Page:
WASHINGTON — A data collection and dissemination program the Army has used over the past five years in Africa could be a model for how military intelligence analysts make better sense of the firehose of information they face each day.

The Africa Data Science Center started as a pilot project in 2018 using data science tools to cull thousands of incident or intelligence reports to find the relevant information an intel soldier needs to analyze for their command.

Col. Mark Denton, commander of the 207th Military Intelligence Brigade, told an audience Tuesday at the annual Association of the U.S. Army gathering that the days of analysts sifting through stacks of paper reports or creating their own spreadsheets to track data are gone.

The current system can “easily consolidate 3,000 reports in a matter of seconds,” Denton said.

“What this does is transform chaos into clarity,” said Maj. Gen. Todd Wasmund, commander of Southern European Task Force-Africa.

Denton put up a map of the African continent for the audience. Large swaths of it were saturated in overlapping purple bubbles. Each bubble was a report of a “conflict event,” such as a bombing, riots or other significant developments in a city, state, nation or region.

“The purple stuff is the chaos coming in that the analyst needs to make sense of,” Denton said.

The system the data center uses takes machine learning tools and natural language programming to both find the data an analyst will need and combine it into a readable report that doesn’t require a computer programmer to decipher.

Most data analysis done by hand is complicated, takes too long and makes it difficult to spot trends quickly, Denton said.

Using natural language processing, which makes computers deliver information in language a human can understand rather than computer programming language, analysts can categorize text reports and use machine learning tools to automate the process.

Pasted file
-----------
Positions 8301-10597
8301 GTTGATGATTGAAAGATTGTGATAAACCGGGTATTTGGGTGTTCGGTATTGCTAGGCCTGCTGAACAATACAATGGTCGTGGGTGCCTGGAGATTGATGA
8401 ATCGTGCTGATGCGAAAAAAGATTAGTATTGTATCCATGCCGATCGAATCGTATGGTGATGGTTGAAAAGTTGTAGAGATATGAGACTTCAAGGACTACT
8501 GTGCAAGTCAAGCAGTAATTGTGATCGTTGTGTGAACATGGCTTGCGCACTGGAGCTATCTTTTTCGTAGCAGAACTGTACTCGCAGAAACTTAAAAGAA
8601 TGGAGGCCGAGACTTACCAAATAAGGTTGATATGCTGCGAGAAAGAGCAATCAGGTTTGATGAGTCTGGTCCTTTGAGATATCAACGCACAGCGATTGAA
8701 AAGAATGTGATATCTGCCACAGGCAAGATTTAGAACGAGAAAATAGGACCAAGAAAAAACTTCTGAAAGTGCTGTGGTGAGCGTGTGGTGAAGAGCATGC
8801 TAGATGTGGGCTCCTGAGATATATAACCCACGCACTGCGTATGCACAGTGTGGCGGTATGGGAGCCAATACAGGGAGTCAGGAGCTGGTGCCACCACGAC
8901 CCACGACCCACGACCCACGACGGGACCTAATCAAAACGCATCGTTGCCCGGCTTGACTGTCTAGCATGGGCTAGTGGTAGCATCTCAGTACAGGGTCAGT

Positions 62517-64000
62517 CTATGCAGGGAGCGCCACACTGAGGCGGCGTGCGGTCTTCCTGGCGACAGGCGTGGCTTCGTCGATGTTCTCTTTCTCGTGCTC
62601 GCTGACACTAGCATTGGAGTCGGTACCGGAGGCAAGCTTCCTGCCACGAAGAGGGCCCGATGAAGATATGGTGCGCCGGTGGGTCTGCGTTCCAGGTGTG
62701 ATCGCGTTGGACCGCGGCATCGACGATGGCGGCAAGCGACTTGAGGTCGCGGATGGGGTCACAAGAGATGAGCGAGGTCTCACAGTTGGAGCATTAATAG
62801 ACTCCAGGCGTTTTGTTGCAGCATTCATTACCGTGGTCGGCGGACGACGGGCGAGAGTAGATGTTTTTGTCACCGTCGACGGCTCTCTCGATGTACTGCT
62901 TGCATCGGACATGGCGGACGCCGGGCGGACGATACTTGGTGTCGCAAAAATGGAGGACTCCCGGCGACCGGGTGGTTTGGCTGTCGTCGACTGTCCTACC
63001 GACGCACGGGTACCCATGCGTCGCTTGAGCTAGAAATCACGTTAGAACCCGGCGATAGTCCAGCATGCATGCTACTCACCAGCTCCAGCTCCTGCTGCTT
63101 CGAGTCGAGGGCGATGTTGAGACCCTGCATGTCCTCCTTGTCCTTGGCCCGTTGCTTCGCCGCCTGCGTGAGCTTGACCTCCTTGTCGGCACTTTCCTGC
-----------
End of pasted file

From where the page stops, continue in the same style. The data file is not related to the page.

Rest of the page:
During the data science center’s pilot, users saw a 70-90% reduction in irrelevant reports returned from searches. The tools also allow analysts to create visualized reports, with charts, graphics and maps that can give commanders better context and a quicker understanding of the intelligence picture.

Programmers and data scientists sit hip-to-virtual-hip with analysts to determine what kinds of questions the analyst can ask of the available data, and how the answer will be delivered. The analyst tells the data scientists what they need to know and the scientist uses programming and algorithms to query the data for the answer.

After the system delivers those data summaries, users can provide feedback to make the machine-learning model more accurate. A user gets to tell the system what was useful and what wasn’t. That step should help improve the models over time, making them more efficient and accurate, Denton said.

Currently, the data science center runs only for U.S. Africa Command initiatives. But, Denton added, intelligence branch commanders and other combatant commands are working to develop their own data collecting and analysis tools.

The idea is to create a kind of “hub and spoke” system so that all Army intelligence would be linked across regions, Denton said. This will allow analysts to find patterns or pull data to inform their own area’s operations, he added.

Todd South has written about crime, courts, government and the military for multiple publications since 2004 and was named a 2014 Pulitzer finalist for a co-written project on witness intimidation. Todd is a Marine veteran of the Iraq War.

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